Xenophobia, intolerance cannot be rebranded

Turns out, you can pick your family

Turns out, you can pick your family

By Arabella Breck

The close of the first round of the French presidential election has left two candidates to vie for citizens’ votes in the runoff election May 7. 

Holding the lead after the first round is Emmanuel Macron, leader of a recently formed political movement called En Marche, meaning On The Move, who claims to not be focused on the left or the right of politics. 

Marine Le Pen—the opposing candidate—comes from a much more established political party. Le Pen leads the National Front party, of which her father was the founder. Her rise in the party’s ranks is an unusual story, including her removal of her father from the party. Before Jean-Marie Le Pen’s removal—which his lawyer called a “political assassination”—he expressed extremist anti-semitic, anti-Muslim viewpoints, according to an August 20, 2015, article from the Foreign Policy group. 

Le Pen expelled her father in an attempt to make the party appeal to a wider audience, and as shown through this past election, it has worked at least to some degree. 

However, toning down the extreme message of intolerance that has become a hallmark of the National Front party should not deceive French voters. More subtle forms of intolerance can still be harmful and, in some ways, can be more so because it is easier to normalize. 

Le Pen’s proposed policies prove that her party is still propagating isolationism and xenophobia. The policies include the removal of France from the EU, the elimination of the use of the euro, a crackdown on illegal and legal immigration, a ban on religious garb like the hijab and the niqab, and a 35 percent tax on goods from companies that relocate production outside of France, according to an April 24 BBC News article.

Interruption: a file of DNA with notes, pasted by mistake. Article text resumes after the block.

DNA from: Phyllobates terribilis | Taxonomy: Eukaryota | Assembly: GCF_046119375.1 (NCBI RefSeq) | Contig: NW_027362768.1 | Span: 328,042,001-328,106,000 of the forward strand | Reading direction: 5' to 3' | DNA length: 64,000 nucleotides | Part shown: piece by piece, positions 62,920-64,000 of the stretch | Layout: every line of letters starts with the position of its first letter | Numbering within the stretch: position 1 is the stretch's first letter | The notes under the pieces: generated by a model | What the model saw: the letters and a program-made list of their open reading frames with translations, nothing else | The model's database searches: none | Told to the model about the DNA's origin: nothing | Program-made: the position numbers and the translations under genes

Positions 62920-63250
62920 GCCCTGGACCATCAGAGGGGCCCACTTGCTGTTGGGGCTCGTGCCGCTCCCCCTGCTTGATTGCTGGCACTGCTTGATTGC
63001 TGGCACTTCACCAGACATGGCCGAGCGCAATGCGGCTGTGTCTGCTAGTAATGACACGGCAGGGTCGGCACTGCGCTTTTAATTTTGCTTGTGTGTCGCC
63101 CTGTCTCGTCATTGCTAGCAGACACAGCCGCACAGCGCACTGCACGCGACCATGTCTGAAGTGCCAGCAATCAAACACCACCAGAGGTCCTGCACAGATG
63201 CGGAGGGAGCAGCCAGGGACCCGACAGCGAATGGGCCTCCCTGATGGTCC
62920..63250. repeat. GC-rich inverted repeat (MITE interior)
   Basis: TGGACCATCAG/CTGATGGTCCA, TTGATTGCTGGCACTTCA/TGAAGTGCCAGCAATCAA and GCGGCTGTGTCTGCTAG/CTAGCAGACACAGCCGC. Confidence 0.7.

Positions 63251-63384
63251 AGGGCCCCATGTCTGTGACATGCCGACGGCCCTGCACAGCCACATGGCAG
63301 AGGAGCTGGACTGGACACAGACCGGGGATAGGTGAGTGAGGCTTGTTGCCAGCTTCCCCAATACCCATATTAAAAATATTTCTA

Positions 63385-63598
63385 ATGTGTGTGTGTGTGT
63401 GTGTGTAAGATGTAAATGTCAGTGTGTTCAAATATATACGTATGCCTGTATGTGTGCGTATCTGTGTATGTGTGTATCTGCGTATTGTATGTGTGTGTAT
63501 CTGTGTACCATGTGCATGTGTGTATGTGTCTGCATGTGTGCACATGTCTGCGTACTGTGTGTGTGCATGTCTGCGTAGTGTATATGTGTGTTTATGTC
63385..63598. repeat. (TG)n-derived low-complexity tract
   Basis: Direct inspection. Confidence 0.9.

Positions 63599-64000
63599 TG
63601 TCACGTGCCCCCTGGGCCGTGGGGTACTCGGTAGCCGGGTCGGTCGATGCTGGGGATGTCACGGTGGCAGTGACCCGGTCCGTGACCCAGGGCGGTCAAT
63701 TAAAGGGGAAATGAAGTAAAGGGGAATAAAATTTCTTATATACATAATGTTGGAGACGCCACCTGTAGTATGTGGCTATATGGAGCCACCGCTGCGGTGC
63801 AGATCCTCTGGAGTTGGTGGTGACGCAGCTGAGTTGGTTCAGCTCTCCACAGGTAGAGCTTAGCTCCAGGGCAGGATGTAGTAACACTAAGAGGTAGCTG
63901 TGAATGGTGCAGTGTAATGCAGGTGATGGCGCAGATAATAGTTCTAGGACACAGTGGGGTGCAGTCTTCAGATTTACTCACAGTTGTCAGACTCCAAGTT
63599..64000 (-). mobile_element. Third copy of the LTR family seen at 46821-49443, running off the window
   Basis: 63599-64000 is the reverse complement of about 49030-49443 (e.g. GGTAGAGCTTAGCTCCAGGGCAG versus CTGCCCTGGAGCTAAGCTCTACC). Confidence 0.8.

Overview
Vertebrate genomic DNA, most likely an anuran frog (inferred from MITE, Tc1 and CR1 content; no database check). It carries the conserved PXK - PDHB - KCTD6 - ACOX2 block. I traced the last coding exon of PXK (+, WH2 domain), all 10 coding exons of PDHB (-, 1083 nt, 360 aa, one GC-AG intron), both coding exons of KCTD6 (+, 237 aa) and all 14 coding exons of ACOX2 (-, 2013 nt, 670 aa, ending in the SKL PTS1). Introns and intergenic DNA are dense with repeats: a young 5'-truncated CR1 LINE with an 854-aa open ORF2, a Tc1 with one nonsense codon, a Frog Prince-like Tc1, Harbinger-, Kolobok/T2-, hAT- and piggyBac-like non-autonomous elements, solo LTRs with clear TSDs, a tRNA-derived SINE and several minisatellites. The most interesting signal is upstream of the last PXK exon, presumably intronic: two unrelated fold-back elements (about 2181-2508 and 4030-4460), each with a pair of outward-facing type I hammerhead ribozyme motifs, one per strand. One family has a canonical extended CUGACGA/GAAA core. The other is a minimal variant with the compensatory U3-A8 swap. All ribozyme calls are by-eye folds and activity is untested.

These policies and the party must also not be ignored because of the legitimate popularity they have among voters. French citizens, especially those in rural areas with limited progression, are frustrated with what they perceive as an elite political system that is not addressing their concerns. Le Pen mostly appeals to French citizens in the more rural North East of France, but not in the more urban areas like Paris, according to an April 25 Telegraph article. This is a pattern seen in other countries as well, like Brexit in the U.K. and the election of President Donald Trump in the U.S. 

While Le Pen has made efforts to make her policies more appealing and accepted and people are supporting her, that does not mean these policies would benefit France or the rest of the world. 

The removal of France from the EU, which the U.K. is already in the process of leaving, would only weaken the coalition and European solidarity both economically and politically. Her proposed policies on immigration and taxing goods are classically isolationist and again would only further remove France from the rest of the world. Her position on the wearing of hijabs and niqabs is blatant Islamophobia. 

These policies should not be normalized, and there must be discussions about what these policies would accomplish, not what Le Pen claims they would. However, if Macron is elected to the presidency, he must address the growing discontent in a legitimate way that does not ignore or exacerbate the frustrations of many French citizens.